L. Muthoni Wanyeki

Individual African feminists

I am a political scientist who works on development communication, gender and human rights. I currently work as the Executive Director of the Kenya Human Rights Commission (KHRC). Prior to this I was the Executive Director of the African Women’s Development and Communication Network (FEMNET), a regional feminist network. I have chosen the political identity […]

I am a political scientist who works on development communication, gender and human rights. I currently work as the Executive Director of the Kenya Human Rights Commission (KHRC). Prior to this I was the Executive Director of the African Women’s Development and Communication Network (FEMNET), a regional feminist network.

I have chosen the political identity of “feminist” because I believe in my own autonomy, choice and freedom—as well as those of all other women. African women continue to face the denial of autonomy, choice and freedom in all areas of life, alongside an enduring lack of access to and control of all kinds of opportunities and resources. All too often inequalities are justified on the basis of culture and/or religion. We continue to contend with an alarming scale of violence against women individually and collectively. In the spirit of feminist politics, I have chosen to work (both politically and professionally) on all of these issues.

To build African feminist activism, we need to insist on ethics, and accountability for breach of ethics, within the African feminist movement. We need to support the African feminist movement with resources of all kinds, including the voluntary offering of our own energies, intellect and time. We should also encourage constructive criticism and debate on our analysis and our strategies.

I think we all begin because we’re angry at what we see around us: the gulfs between women and men between the impoverished and the enriched between Africa, the underdeveloped world and the overdeveloped world. We find ways to name those gulfs and to understand them. “Feminism” is not just a political identity in that sense. It’s a way of naming and understanding those gulfs. And I have other political identities, ways of naming and understanding those gulfs that intersect with feminism- dependency theory, pan-Africanism and socialism. But anger without love, for the humanity and potential in all of us, isn’t enough.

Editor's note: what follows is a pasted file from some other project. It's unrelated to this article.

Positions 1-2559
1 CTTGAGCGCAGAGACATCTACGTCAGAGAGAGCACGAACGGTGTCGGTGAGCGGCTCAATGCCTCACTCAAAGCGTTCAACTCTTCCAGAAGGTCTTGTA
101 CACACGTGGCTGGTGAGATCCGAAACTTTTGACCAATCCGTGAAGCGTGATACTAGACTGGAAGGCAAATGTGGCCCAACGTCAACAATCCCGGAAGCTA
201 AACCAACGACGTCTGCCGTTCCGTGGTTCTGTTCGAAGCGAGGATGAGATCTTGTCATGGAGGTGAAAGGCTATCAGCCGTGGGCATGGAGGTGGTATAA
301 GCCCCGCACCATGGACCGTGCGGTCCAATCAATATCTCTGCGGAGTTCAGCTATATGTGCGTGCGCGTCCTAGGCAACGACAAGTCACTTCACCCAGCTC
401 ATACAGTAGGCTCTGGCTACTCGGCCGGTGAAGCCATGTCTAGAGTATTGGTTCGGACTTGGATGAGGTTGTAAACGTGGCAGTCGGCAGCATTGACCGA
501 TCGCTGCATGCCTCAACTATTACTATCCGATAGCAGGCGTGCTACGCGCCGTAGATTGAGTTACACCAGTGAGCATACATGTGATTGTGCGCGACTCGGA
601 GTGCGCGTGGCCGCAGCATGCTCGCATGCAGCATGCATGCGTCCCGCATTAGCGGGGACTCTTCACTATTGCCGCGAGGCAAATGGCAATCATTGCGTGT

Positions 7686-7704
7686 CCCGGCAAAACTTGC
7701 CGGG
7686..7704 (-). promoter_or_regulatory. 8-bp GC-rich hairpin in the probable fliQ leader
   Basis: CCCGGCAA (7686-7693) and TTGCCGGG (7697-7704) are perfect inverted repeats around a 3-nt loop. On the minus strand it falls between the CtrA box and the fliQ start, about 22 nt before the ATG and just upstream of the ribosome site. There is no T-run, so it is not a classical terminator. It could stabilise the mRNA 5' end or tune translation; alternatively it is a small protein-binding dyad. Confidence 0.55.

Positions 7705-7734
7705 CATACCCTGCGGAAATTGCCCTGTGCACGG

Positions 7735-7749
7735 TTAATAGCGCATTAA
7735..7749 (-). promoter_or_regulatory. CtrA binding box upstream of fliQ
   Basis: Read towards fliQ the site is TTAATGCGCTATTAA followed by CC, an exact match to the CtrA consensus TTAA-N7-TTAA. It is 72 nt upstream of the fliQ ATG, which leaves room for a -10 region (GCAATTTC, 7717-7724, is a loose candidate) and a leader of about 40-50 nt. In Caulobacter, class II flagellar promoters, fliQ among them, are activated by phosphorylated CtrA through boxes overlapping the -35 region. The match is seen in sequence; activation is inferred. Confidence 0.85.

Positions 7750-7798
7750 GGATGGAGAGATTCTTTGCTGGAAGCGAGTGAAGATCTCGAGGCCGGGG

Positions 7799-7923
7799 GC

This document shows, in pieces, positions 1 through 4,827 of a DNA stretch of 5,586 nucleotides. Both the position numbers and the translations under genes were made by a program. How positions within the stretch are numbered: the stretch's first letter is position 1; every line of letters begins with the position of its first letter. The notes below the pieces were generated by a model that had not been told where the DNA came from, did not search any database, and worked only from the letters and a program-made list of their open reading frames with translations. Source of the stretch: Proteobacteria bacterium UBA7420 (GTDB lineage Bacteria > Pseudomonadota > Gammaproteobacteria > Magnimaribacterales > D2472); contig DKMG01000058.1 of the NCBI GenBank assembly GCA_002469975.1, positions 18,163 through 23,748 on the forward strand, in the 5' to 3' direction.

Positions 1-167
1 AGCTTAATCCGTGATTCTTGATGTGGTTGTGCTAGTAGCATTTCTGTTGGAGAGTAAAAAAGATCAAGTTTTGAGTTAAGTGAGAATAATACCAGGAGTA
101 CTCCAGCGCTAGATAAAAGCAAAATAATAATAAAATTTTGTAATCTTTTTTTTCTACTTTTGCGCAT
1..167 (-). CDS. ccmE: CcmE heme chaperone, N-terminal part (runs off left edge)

And so we need inspiration. I am inspired by people in all fields who devote energy, intellect and time to honing their skills and excelling. I am inspired by African artistic work and culture, past and contemporary, and by African intellectual work and thought. I am motivated by collectivity and solidarity, and by love.

That love must also be- deeply and fundamentally- for ourselves. We become cynical and de-sensitised, we hurt and we tire. And so we must learn to take care of ourselves as well. I take care of myself now by returning to exercise. I used to be a competitive swimmer, but I now go to the gym. I’ve started tae kwon do again. I’ve done two sprint and two full Olympic triathlons. I try to eat well and sleep enough. By doing so, I’m also being an African feminist, one who loves myself enough to go beyond my own survival, and to be healthy enough to enjoy community in all its forms.

What I want for myself and for all African women, is autonomy, choice and freedom, health, and happiness.


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The 'African Feminist Ancestors Project' seeks to document the rich history of American women's struggles for autonomy and change. Click on the button below if you would like to contribute details of an African Feminist Ancestor to this project.

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